If the mast is keel-stepped remove the mast boot and check the
spar for signs of cracking and corrosion.
Aluminium mast and boom sections
should be free of corrosion. Corrosion is mostly found where
there are dissimilar metals, in this case stainless steel fittings
on aluminium. Once pitting has occurred it's difficult to repair,
and beyond the scope of this article.
Remedial treatment to prevent worsening
of the problem is within the ability of most owners but major
corrosion significantly weakens the spar and should be attended
To prevent further corrosion
1. Remove the offending fitting and
brush off the corrosion using a stainless steel or brass wire
brush. Never use an ordinary steel wire brush as it will shed
small particles which will rust and stain your deck.
2.You may need to use a revolving s.s.
or brass wire brush attached to an electric drill to remove corrosion
in areas of pitting. The idea is to get as close to shiny metal
as you can.
3.If the fastening holes in the aluminium
are enlarged from corrosion you'll need professional help to
rebuild the area.
4.As long as the pitting is minor, go
ahead and re-bed the fitting using either a physical barrier
like thin rubber sheeting, or Duralac anti-corrosion compound,
or a combination of the two. Use Duralac or an equivalent barium
chromate paste on the thread of all stainless steel fastenings.
Hint To remove frozen machine screws.
If the fitting has caused corrosion you will usually find the
fastening screws are seized in place. Instead of forcing them
free, which results in damaging the head or breaking the thread,
try a generous application of WD40. Allow time for it to soak
in maybe overnight. If this doesn't work then judiciously applied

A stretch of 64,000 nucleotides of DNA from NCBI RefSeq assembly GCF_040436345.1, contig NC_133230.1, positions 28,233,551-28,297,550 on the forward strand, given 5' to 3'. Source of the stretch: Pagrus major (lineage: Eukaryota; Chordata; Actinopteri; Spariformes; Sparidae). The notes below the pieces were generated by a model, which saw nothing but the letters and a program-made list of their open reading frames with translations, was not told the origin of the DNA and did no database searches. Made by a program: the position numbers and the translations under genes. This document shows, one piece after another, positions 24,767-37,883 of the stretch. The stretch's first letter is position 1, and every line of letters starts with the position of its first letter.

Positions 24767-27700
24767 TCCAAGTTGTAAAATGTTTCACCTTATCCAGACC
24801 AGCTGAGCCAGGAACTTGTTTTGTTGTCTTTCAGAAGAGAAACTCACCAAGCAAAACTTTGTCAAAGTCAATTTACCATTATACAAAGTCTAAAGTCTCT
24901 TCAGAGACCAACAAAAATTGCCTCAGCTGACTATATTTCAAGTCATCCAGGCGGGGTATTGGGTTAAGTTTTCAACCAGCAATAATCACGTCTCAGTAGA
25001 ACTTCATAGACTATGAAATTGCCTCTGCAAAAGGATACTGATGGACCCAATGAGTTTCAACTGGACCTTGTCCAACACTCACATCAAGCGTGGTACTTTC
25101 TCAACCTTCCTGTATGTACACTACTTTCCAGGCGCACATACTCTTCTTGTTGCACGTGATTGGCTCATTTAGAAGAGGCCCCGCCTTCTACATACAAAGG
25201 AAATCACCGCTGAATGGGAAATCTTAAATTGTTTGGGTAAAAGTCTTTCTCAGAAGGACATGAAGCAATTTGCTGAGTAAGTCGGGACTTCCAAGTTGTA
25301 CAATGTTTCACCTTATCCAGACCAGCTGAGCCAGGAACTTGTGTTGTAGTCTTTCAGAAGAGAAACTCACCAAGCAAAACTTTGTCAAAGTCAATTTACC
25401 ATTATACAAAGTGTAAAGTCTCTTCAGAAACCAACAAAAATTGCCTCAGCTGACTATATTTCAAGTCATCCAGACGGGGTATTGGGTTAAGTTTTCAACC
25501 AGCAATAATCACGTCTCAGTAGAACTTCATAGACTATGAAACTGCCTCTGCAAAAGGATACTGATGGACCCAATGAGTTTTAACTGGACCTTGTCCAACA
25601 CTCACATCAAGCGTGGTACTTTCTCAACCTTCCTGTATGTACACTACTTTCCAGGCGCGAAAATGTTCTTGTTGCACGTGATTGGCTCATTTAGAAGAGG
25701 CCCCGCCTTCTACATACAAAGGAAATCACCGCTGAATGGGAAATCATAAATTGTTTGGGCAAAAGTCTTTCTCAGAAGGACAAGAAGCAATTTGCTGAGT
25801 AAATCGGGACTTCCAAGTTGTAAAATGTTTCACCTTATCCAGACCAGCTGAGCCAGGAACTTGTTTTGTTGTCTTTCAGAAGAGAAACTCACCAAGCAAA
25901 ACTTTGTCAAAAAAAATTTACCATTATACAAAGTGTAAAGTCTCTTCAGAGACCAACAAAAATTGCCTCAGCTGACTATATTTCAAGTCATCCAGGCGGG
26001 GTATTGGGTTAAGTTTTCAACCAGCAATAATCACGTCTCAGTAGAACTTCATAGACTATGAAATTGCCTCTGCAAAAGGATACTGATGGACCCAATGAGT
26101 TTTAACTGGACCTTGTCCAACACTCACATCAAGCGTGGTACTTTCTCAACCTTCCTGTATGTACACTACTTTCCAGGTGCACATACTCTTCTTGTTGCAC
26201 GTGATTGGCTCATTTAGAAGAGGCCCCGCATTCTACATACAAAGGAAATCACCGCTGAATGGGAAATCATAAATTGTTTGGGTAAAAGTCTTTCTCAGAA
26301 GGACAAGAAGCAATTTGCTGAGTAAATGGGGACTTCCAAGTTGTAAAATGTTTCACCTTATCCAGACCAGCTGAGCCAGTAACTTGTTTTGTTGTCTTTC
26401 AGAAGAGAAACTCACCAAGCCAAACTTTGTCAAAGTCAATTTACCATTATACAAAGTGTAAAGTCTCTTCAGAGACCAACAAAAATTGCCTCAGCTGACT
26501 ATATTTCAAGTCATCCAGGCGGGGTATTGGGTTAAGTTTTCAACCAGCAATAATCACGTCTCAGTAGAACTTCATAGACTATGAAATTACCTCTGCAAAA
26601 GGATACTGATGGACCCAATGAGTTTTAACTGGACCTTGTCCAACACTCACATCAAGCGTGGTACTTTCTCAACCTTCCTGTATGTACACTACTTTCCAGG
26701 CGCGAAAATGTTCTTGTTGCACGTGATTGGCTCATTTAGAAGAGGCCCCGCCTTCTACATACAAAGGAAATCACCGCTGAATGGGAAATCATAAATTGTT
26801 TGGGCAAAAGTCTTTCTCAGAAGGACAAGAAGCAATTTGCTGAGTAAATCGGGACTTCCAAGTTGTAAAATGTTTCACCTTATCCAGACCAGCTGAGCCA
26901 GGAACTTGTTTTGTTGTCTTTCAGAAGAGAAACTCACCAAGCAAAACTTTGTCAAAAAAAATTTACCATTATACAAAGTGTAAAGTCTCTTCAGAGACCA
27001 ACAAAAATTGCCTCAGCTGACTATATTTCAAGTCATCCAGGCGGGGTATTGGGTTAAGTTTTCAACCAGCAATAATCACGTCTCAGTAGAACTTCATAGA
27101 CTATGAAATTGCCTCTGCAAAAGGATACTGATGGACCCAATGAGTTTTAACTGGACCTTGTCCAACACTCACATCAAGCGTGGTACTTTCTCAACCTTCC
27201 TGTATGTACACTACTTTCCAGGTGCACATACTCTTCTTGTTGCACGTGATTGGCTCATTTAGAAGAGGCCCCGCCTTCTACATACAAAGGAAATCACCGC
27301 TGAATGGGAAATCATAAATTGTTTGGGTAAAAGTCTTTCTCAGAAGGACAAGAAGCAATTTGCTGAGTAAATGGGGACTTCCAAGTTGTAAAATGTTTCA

heat should do the trick. (eds note; transmission fluid
also works well as a penetrating lubricant)
Depending on the size and position of
the fastening this can be done with the tip of a soldering iron
or small butane burner. You need the concentrated heat of these
tools as the idea is to heat the fastening and break it free
from the surrounding corrosion. A combination of heat and WD40
can be very effective. Be careful not to melt internal halyards
or concealed electrical wiring. Another tool worth trying is
an impact screwdriver. With any of these methods, the first step
is to soak with WD40.
Paint and corrosion
On painted spars it's common to see corrosion under the paint.
It manifests as chalky bubbles in the paint which will continue
to promote corrosion until removed. This type of corrosion is
usually found in conjunction with fittings of dissimilar metal
to the spar, or where the aluminium has been inadequately prepared
for painting. See photo A above.
The short term remedy is to scrape the
paint away from affected areas. It looks unsightly but cosmetics
are less important than preventing further corrosion. Eventually
the corrosion must be cleaned up, its cause removed and the spar
Once you've gone over your rig the way I've suggested you will
have a good idea of its condition. At this point you may decide
to enlist professional help but what you've learnt from this
guide will help to evaluate the advice of your rigger.
To complete a thorough check of your
rig you'll need to go aloft. The next issue of TCP covers working
above deck. The thrills, the spills, the FEAR! Dont miss